Also known as Tlachihualtepetl (made-by-hand mountain), the Great Pyramid of Cholula, Mexico, is the world’s largest pyramid.
We all know the Great Pyramid of Giza to be the largest in the world, and that is only because the Great Pyramid of Cholula is so well hidden people mistake it for a green hill. With a base that’s four times the size of that of Pharaoh Khufu’s Great Pyramid of Giza, it has lied hidden under a church for centuries.
It gets its Nahuatl name Tlachihualtepetl (which means made-by-hand mountain) because that is exactly what it looks like today. From a distance, the entire scene seems like a colorful church sitting on top of a green hill, but little was it known that the entire hill is the pyramid itself.
Believed to be dedicated to the god Quetzalcoatl, it stands 55 meters high and has a base measuring 400 by 400 meters wide.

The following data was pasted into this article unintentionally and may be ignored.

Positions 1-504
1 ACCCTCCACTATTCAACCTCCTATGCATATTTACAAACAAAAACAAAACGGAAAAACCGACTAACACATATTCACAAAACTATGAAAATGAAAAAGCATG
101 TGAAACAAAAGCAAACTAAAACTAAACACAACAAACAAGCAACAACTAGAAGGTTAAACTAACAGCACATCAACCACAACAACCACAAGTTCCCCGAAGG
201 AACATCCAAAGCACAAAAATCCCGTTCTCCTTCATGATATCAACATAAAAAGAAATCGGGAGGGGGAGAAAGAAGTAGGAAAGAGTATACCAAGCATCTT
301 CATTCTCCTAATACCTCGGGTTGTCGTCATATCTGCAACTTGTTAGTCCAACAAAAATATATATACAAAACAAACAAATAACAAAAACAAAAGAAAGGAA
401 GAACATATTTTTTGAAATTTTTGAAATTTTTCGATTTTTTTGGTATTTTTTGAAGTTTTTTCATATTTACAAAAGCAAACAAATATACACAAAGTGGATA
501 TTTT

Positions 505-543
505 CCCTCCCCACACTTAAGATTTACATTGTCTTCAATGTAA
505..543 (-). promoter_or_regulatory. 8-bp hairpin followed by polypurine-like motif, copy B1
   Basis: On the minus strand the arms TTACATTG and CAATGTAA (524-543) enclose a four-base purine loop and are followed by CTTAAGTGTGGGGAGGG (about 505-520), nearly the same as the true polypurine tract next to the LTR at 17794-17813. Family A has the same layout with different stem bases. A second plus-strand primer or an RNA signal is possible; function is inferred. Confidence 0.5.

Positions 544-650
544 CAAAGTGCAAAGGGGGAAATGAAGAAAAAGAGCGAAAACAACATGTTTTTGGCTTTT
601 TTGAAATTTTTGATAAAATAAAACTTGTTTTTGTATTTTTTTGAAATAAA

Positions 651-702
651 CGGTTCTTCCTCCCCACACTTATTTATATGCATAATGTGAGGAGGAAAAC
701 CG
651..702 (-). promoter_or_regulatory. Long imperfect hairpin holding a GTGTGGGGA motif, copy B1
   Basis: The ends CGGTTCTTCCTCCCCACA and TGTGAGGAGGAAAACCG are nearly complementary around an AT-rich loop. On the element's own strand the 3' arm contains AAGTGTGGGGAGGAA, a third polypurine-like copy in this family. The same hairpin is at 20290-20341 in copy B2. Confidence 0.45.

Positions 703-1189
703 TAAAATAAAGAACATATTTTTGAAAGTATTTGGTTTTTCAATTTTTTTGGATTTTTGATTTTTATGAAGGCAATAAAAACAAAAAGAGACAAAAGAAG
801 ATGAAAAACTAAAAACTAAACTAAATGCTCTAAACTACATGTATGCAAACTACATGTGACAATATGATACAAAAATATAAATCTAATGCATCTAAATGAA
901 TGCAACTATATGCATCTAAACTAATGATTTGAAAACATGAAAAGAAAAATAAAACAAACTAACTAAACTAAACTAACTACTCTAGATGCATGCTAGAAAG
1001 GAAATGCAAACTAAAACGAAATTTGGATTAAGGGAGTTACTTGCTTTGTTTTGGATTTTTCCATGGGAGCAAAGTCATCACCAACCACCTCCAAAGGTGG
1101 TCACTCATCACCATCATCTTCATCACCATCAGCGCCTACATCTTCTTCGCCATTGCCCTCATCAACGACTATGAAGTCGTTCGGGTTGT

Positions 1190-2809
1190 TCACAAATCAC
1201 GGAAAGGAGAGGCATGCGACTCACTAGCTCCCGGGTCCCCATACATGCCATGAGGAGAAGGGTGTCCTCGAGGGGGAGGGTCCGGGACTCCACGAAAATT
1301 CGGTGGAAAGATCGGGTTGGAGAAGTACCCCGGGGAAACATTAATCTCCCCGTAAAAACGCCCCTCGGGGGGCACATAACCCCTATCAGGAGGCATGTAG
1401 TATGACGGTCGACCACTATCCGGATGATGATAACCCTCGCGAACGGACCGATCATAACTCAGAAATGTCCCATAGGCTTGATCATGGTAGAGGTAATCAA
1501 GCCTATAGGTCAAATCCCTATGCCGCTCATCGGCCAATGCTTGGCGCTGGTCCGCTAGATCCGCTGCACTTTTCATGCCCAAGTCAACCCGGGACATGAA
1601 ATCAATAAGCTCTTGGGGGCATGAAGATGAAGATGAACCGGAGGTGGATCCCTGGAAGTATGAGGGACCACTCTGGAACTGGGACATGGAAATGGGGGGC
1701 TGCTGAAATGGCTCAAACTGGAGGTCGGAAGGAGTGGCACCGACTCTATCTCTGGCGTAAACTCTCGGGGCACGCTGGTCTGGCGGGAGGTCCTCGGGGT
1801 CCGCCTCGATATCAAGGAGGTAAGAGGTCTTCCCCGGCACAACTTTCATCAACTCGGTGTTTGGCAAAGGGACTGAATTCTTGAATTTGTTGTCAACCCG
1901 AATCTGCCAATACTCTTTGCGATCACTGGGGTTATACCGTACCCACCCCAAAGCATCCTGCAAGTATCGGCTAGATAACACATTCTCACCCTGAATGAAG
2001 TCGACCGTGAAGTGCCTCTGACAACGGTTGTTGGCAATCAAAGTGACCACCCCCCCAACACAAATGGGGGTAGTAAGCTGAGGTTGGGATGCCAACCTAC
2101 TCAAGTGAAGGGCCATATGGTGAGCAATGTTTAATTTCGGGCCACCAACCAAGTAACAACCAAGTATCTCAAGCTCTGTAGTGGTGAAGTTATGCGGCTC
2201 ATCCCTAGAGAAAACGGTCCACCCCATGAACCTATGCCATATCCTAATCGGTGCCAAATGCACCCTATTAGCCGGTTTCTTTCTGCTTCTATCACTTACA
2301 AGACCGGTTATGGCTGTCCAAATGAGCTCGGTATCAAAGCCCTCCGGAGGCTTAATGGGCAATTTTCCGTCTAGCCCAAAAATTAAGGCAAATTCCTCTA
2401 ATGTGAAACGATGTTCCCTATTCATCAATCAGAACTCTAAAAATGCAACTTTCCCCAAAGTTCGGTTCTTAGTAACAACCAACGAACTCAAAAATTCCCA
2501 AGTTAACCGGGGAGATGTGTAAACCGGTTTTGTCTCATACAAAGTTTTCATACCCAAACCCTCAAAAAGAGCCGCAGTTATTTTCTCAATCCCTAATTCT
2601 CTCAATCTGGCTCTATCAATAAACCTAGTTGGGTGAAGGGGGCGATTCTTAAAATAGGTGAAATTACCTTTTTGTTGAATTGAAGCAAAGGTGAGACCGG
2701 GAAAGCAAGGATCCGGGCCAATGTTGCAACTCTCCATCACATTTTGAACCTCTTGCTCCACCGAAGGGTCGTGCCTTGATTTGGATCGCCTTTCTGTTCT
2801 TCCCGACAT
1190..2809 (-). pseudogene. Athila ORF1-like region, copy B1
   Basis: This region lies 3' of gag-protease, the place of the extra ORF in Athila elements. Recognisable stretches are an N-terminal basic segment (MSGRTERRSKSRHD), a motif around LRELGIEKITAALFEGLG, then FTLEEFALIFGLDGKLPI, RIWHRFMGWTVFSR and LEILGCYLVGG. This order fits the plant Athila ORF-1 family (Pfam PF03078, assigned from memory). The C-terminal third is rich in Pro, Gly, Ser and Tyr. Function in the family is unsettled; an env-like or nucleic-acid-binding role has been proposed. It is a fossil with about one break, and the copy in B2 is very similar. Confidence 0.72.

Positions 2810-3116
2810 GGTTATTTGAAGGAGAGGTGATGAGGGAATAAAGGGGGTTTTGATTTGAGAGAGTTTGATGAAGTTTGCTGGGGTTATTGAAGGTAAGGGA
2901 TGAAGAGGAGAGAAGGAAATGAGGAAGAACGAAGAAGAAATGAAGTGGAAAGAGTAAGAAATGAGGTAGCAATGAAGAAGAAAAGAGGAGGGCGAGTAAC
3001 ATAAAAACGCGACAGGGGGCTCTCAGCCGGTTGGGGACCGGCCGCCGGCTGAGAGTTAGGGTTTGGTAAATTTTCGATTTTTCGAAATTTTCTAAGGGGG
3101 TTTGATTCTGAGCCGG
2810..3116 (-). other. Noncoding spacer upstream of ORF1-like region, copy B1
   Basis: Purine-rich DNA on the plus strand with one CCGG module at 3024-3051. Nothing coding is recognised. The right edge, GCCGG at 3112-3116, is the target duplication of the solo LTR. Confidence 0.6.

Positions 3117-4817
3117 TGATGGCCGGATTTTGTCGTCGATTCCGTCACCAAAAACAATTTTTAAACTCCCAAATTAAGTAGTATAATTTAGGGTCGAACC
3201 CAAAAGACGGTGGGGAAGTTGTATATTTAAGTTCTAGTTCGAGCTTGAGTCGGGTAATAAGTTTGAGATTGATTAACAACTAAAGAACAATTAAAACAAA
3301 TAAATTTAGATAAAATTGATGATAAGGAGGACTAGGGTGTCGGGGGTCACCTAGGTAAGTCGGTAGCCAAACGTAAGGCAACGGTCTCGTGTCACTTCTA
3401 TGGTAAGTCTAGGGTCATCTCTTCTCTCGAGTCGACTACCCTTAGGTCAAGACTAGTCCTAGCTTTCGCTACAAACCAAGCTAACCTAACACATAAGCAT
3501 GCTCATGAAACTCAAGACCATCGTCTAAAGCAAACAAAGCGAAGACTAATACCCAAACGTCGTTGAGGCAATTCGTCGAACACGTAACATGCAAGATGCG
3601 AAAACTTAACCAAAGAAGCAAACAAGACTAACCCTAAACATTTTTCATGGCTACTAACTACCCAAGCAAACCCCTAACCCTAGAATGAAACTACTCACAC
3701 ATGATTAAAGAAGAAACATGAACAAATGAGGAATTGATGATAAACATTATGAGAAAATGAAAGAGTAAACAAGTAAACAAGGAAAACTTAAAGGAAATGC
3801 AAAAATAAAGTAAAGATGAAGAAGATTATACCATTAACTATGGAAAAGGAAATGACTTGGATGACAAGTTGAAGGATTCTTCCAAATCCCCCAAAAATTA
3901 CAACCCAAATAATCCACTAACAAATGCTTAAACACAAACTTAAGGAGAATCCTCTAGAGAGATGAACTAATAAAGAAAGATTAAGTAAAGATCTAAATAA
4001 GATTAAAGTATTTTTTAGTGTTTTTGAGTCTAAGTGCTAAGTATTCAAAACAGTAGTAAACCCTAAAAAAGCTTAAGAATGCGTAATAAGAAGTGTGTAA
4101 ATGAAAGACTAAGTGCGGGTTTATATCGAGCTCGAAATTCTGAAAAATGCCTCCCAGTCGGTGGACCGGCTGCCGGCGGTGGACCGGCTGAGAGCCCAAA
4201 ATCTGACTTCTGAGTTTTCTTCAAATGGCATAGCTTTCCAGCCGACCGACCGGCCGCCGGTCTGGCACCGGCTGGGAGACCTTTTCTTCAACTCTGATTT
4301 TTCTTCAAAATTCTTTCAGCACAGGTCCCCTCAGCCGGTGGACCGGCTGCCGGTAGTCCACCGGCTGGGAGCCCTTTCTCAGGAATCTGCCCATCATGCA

Who built the great pyramid remains unknown, as well as if they intended to keep it a secret by using a type of clay that facilitates plant growth.
It was so well hidden, that when Cortés invaded Cholula in 1519 he completely missed it, leaving it undiscovered until 1910. However, there are many myths and stories about who built the pyramid, why and how.
As the legend goes, the Great Pyramid of Cholula was built from adobe bricks by a giant name Xelhua, who had escaped to Cholula from a flood in the Valley of Mexico.
Estimated to be some 2,500 years old, most of the pyramid remains hidden underneath greenery. However it has served the area recently as a popular tourist and archaeological attraction.